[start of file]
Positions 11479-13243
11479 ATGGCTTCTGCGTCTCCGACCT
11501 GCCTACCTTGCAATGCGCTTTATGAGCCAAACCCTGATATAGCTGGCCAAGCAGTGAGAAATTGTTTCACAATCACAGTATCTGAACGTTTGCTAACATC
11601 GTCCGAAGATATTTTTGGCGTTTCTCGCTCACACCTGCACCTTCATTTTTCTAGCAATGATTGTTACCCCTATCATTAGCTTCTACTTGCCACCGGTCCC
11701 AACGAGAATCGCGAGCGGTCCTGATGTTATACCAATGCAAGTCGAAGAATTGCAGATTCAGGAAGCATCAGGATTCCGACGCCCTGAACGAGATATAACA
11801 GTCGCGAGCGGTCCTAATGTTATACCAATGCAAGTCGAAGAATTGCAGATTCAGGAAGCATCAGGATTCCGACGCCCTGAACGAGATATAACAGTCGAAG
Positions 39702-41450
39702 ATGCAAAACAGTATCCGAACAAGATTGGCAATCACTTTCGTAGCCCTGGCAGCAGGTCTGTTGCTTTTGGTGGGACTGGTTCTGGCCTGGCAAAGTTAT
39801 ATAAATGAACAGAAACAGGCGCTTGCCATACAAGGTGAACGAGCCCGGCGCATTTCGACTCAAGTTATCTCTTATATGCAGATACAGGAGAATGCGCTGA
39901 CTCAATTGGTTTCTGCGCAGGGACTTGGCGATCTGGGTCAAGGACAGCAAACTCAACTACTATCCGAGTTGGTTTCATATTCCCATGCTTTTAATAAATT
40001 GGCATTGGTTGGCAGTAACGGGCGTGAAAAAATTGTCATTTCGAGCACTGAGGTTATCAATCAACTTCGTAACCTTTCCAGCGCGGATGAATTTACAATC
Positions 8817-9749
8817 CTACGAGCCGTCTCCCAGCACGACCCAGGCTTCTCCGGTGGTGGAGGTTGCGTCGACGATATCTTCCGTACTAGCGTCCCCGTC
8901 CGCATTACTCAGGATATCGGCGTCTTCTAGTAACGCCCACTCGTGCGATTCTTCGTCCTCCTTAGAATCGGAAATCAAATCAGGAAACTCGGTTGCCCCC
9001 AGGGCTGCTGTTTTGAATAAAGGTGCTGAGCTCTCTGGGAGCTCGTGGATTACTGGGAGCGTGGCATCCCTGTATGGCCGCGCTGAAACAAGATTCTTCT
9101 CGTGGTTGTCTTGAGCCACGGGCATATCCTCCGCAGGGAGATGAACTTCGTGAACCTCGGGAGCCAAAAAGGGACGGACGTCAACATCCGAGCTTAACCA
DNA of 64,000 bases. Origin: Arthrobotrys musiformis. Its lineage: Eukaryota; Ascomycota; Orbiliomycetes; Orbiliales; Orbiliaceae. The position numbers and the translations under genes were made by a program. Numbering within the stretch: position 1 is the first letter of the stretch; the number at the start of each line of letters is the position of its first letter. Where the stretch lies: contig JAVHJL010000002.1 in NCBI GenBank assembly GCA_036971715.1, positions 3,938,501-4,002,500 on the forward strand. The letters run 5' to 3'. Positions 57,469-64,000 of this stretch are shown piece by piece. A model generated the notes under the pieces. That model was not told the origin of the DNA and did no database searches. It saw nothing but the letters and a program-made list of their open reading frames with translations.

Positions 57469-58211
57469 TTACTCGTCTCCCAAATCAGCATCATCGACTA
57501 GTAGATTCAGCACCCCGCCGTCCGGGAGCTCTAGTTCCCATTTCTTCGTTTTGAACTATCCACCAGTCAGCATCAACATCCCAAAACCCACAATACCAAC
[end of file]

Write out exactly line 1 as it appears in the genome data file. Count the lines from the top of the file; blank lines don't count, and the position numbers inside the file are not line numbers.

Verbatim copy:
Positions 11479-13243